Background Few studies have been published regarding the practice of breastcancer screening in Asian countries. Aims The present study illustrates how the health policy for breastcancer screening has evolved in Taiwan from selective mammographic screening within a high-risk group, firstly to a programme of physical examination by public health nurses, and finally to a two-stage breastcancer screening
This project will update and extend a previously developed model simulating breastcancer age- and stage-specific incidence and age-specific mortality in Wisconsin. The model was developed and validated in 1992-93 and was used to explain breastcancer trends in Wisconsin from 1982-1992. We will reprogram the macrosimulation model as a discrete event microsimulation, updating inputs to account for demographic, and breastcancer detection and treatment changes since 1992.
Breastcancer imposes a significant healthcare burden on women worldwide. Early detection is of paramount importance in reducing\\u000a mortality, yet the diagnosis of breastcancer is hampered by the lack of an adequate detection method. In addition, better\\u000a breastcancer prognostication may improve selection of patients eligible for adjuvant therapy. Hence, new markers for early\\u000a diagnosis, accurate prognosis and prediction
Marie-Christine W. Gast; Jan H. M. Schellens; Jos H. Beijnen
The mortality and incidence of breastcancer are high in Western industrialized countries and relatively low in developing\\u000a countries in Asia and other parts of the world. In Japan the mortality of breastcancer has gradually been increasing, but\\u000a is still much lower compared with those of Western countries. Within Japan the mortality of breastcancer is higher in urban
Can we say the magic word "cured", "cancer free" for breastcancer patients or can we say only survivors? This litterature review was focused on what mean cured of breastcancer with the long term effects on quality of life of locoregional and systemic therapies and the role of breast reconstruction. Finally changes in the intimacy, sex and love live and psychosocial live were stressed. PMID:12135858
Neoadjuvant chemotherapy has the potential to convert inoperable breastcancer into operable disease; however, patients may remain inoperable by the classic criteria after neoadjuvant chemotherapy. In such cases, palliative surgical therapy to promote comfort and hygiene and to control wound breakdown may need to be considered. This report documents this clinical scenario in a patient with a large exophytic breastcancer who had a partial response with neoadjuvant chemotherapy and required an extended radical mastectomy with extensive reconstruction for coverage. The decision to undertake such a surgical procedure is complicated when the patient's life expectancy may be extremely limited and both patient and treatment team must carefully weigh the risks and potential benefits of a highly complex but technically feasible operation. PMID:11918881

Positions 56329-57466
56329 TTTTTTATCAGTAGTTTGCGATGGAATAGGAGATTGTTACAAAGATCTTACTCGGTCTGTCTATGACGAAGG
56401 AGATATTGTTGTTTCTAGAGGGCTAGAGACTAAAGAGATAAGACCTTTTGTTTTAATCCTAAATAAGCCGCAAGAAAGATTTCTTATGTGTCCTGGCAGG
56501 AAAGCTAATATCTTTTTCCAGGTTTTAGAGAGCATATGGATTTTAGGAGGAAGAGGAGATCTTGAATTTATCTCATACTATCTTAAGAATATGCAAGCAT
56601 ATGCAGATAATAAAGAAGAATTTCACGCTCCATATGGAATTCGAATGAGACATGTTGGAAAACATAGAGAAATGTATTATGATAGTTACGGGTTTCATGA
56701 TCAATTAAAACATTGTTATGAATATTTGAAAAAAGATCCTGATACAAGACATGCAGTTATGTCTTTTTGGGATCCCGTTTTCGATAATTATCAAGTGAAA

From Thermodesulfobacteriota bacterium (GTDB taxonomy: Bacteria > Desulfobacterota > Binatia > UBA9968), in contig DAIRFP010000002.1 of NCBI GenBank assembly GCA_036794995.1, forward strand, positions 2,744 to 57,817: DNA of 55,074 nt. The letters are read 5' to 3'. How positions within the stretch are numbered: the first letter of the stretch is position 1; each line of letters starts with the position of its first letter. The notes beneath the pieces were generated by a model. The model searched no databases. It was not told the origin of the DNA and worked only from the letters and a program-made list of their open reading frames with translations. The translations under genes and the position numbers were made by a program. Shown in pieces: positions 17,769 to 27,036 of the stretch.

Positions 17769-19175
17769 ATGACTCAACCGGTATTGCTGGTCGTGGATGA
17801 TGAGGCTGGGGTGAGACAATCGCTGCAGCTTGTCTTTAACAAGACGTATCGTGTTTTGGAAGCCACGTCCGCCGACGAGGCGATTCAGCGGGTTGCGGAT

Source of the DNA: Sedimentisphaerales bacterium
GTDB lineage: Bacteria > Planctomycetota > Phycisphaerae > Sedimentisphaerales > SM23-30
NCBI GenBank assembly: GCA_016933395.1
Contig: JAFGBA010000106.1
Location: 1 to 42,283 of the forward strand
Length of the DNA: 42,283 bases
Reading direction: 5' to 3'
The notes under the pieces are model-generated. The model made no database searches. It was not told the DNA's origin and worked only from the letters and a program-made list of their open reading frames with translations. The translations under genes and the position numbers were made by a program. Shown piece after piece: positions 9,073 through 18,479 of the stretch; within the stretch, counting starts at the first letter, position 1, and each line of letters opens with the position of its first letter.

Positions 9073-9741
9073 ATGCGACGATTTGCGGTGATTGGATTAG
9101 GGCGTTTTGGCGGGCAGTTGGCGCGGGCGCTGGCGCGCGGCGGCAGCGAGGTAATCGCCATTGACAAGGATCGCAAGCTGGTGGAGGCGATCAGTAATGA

Kuerer, Henry M; Beahm, Elisabeth K; Swisher, Stephen G; Ross, Merrick I
Breastcancer now represents the most common female malignancy in both the developing and developed world, and is the primary cause of death among women globally. Despite well-documented reductions in mortality from breastcancer during the past two decades, incidence rates continue to increase and do so more rapidly in countries that historically had low rates. This has emphasized the importance of survivorship issues and optimal management of disease chronicity. This article reviews current trends of incidence and mortality in both a western and global context, and considers pertinent changes in underlying etiological risk factors. The latter not only offer clues regarding changes in incidence patterns, but also provides rationale and guidance for strategies that could potentially reduce the burden of this disease. The relevance of lifestyle adjustments and screening interventions for primary and secondary prevention, respectively, are discussed with reference to different healthcare resource settings. PMID:22764767
Inflammatory breastcancer (IBC) is both the least frequent and the most severe form of epithelial breastcancer. The diagnosis is based on clinical inflammatory signs and is reinforced by pathological findings. Significant progress has been made in the management of IBC in the past 20 years. Yet survival among IBC patients is still only one-half that among patients with non-IBC. Identification of the molecular determinants of IBC would probably lead to more specific treatments and to improved survival. In the present article we review recent advances in the molecular pathogenesis of IBC. A more comprehensive view will probably be obtained by pan-genomic analysis of human IBC samples, and by functional in vitro and in vivo assays. These approaches may offer better patient outcome in the near future.
Inflammatory breastcancer (IBC) is both the least frequent and the most severe form of epithelial breastcancer. The diagnosis is based on clinical inflammatory signs and is reinforced by pathological findings. Significant progress has been made in the management of IBC in the past 20 years. Yet survival among IBC patients is still only one-half that among patients with non-IBC. Identification of the molecular determinants of IBC would probably lead to more specific treatments and to improved survival. In the present article we review recent advances in the molecular pathogenesis of IBC. A more comprehensive view will probably be obtained by pan-genomic analysis of human IBC samples, and by functional in vitro and in vivo assays. These approaches may offer better patient outcome in the near future. PMID:15743511